"By mid-1919 Hoover had little faith in the American Committee for Relief in the Near East, which he charged with `total lack of executive and business ability` and corruption that, if made public, would be the greatest scandal in American charitable history. He complained that the Caucasus was the only region where his efforts had not produced impressive results, because relief there had not been concentrated entirely in his hands” (P 49).

Only one point needs to be made: History has recorded that Hoover was an honest and able administrator; Armenia was neither honest nor competent. Truth of the matter was, the Armenian leaders did not want Hoover to handle all the aid that was coming into the region. The Armenians had lobbied and organized the Christians around the world and the Armenians wanted to be the sole recipient of the benefits and the only group to deal with them. This is why Hoover had so much trouble with the region and why there was such dishonesty in the Armenian aid program he complained about.

During this same time, Armenian leaders made an all-out effort to get a U.S. loan. Hoover killed this unsecured proposal. One of his reasons for not wanting to give American taxpayer money to Armenia was because he feared "such a measure might seem to commit the United States to accepting responsibility for the country» (P 53).

In his memoranda to and appearances before the American commission in Paris, Hoover emphasized the negative aspects of becoming involved with the Armenians except in a humanitarian way. On July I he warned... that Armenia was the `poorhouse of Europe`, and the Armenians were inferior fighters and would be unable to defend themselves for several generations, and that from 50,000 to 100,000 foreign troops would be needed to repatriate them. If the United States was saddled with that desolate region, an annual drain of at least 100 million dollars could be anticipated (P 53).

The allies in Paris, who studied the Armenian demands for "land from sea to sea," concluded that the Armenians could neither obtain nor govern such lands, even if they were given to them. The final report outlined the measures already initiated to relieve Armenian suffering and the view of all military experts that the Armenians could not expel the Turks even if furnished with arms and munitions. Some 60,000 foreign troops would be needed to repatriate the Armenians and to police the region for years at a cost of no less than 300 million dollars. This would have to be looked upon largely as a sheer effort to ease humanity. Whoever undertakes it will be exposed to constant political difficulties with the surrounding states on account of the mixed populations and the racial antagonism that go back over centuries (P 55).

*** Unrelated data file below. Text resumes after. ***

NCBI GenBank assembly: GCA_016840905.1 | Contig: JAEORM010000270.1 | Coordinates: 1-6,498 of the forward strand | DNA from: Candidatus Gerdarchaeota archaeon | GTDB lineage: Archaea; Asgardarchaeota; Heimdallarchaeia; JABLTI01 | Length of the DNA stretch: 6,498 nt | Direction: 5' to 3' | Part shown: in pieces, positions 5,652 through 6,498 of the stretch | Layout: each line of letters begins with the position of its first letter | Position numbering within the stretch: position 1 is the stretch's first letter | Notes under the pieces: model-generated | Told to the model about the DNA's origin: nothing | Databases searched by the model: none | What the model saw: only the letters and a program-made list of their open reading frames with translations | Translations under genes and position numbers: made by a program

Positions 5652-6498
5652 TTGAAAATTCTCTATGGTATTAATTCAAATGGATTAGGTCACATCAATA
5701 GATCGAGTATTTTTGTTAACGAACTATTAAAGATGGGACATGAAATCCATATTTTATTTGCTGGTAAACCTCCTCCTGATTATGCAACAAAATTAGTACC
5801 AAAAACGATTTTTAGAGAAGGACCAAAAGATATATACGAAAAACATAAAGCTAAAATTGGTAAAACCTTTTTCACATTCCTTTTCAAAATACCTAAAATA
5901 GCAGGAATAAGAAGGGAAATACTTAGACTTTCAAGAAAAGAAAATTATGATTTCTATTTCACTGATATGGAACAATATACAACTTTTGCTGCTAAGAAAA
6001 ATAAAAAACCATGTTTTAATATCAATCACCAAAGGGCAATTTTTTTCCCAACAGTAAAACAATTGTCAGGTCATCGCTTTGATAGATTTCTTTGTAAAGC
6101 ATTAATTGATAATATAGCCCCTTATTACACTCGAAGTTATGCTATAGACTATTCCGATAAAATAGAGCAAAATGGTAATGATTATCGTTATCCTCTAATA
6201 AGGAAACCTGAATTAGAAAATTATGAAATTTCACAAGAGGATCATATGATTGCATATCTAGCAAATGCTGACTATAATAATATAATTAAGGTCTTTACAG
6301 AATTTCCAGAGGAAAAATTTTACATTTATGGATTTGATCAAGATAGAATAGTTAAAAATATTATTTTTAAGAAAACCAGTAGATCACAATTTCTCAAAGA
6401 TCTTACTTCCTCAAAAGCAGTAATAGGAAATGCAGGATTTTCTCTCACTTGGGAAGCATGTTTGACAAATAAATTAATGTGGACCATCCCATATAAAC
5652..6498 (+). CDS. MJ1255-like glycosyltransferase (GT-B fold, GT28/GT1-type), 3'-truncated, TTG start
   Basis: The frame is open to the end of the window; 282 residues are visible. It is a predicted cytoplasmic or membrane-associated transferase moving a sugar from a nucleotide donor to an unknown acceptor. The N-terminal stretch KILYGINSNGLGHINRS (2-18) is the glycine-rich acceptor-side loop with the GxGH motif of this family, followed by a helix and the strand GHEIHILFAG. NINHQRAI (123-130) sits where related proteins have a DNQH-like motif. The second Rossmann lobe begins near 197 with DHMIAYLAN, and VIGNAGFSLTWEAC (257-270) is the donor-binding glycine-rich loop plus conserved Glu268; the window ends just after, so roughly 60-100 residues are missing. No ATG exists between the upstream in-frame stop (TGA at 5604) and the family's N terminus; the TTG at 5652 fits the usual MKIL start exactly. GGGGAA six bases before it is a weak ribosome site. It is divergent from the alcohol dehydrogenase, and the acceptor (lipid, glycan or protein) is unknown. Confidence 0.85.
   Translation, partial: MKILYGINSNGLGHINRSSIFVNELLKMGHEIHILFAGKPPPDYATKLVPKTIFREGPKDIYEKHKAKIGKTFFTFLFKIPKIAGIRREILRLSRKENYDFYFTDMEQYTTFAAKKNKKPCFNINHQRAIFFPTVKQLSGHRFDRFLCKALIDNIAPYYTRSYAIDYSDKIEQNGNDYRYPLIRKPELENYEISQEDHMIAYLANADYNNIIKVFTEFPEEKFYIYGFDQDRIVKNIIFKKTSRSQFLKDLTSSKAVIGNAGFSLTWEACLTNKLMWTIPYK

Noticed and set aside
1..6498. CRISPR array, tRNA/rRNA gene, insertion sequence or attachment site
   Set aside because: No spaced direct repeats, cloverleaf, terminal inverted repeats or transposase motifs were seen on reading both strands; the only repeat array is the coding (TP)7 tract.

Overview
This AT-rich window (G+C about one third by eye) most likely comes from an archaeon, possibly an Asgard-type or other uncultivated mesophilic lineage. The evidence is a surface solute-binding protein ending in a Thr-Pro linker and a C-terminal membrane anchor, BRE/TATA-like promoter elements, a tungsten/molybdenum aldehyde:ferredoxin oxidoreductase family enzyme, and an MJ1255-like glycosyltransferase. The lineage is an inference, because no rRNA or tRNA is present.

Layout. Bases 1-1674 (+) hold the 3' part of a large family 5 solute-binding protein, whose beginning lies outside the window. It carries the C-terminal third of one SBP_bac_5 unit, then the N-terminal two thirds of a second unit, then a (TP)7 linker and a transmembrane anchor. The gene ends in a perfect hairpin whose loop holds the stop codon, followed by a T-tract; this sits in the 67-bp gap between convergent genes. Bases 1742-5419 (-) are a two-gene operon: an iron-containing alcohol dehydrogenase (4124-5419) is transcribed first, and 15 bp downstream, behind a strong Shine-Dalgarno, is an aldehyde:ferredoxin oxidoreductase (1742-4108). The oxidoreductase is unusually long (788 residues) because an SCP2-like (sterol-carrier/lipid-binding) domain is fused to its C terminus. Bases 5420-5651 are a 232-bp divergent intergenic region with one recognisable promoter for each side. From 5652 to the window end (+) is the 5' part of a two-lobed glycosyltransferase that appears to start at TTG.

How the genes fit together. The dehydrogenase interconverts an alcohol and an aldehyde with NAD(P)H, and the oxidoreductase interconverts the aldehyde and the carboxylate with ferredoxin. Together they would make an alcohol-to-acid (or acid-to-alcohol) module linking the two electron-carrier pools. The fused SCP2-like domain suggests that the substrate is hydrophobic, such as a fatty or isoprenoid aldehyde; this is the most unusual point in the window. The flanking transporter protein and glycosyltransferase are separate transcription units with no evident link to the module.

Hovannissian was very critical of any nation not spending their own hard earned money to give Armenians these free lunches. After the Allied study report relating to Armenia was completed and the American military mission set up to explore the Armenian claims, he writes:

Hoover showed little further interest in the proposed Harbord mission. Indeed, his description of Armenia as the `poor house of Europe` would be borne out in any impartial study. The intricate mosaic of events did not augur well for the Armenians. Colonel Haskell, who was notified of his appointment on July 9, had neither the administrative capacity nor the strength of character to cope with the complexities in Transcaucasia. His tendency to impetuosity, haughtiness, and occasional panic would in the following months present a sharp contrast to Harbor’s firmness (P 56-57)

Senator Reed stated that General Harbord wrote as favorable report as he could in an attempt to get the U.S. Senate to approve the Armenian request for a mandate (4). President Wilson asked Congress to accept the "United States Mandate for Armenia» (5). What more could the president do? He wasn’t an Armenian dictator who could just decree a mandate. Robert Vansittard reported in the summer of 1919 "the Armenians are everywhere dying at such a rate that there will soon be none left for the future of Armenia and that `we should emphasize necessity for economizing the remaining lives in all possible means`» (6).

There is no question that hundreds of thousands of Armenians died as a result of their dictator leaders. The self-appointed leaders began a campaign of terror behind the Ottoman battle lines. This is why the Ottomans removed all of them, except those in Istanbul, Izmir, and Edirne, western parts of the Empire where the Armenian fifth column activity was judged not to pose a threat to Ottoman war effort. This has been a rule of warfare for many thousands of years. Clearly, the Armenians in 1919 count these Armenian deaths as part of a genocide claim they would make more than forty years after the fact. No one in fairness can say the Armenians who died in 1915, 1916, 1917, 1918, 1919, 1920, and thereafter under the Communists died as a direct result of an alleged Turkish genocide.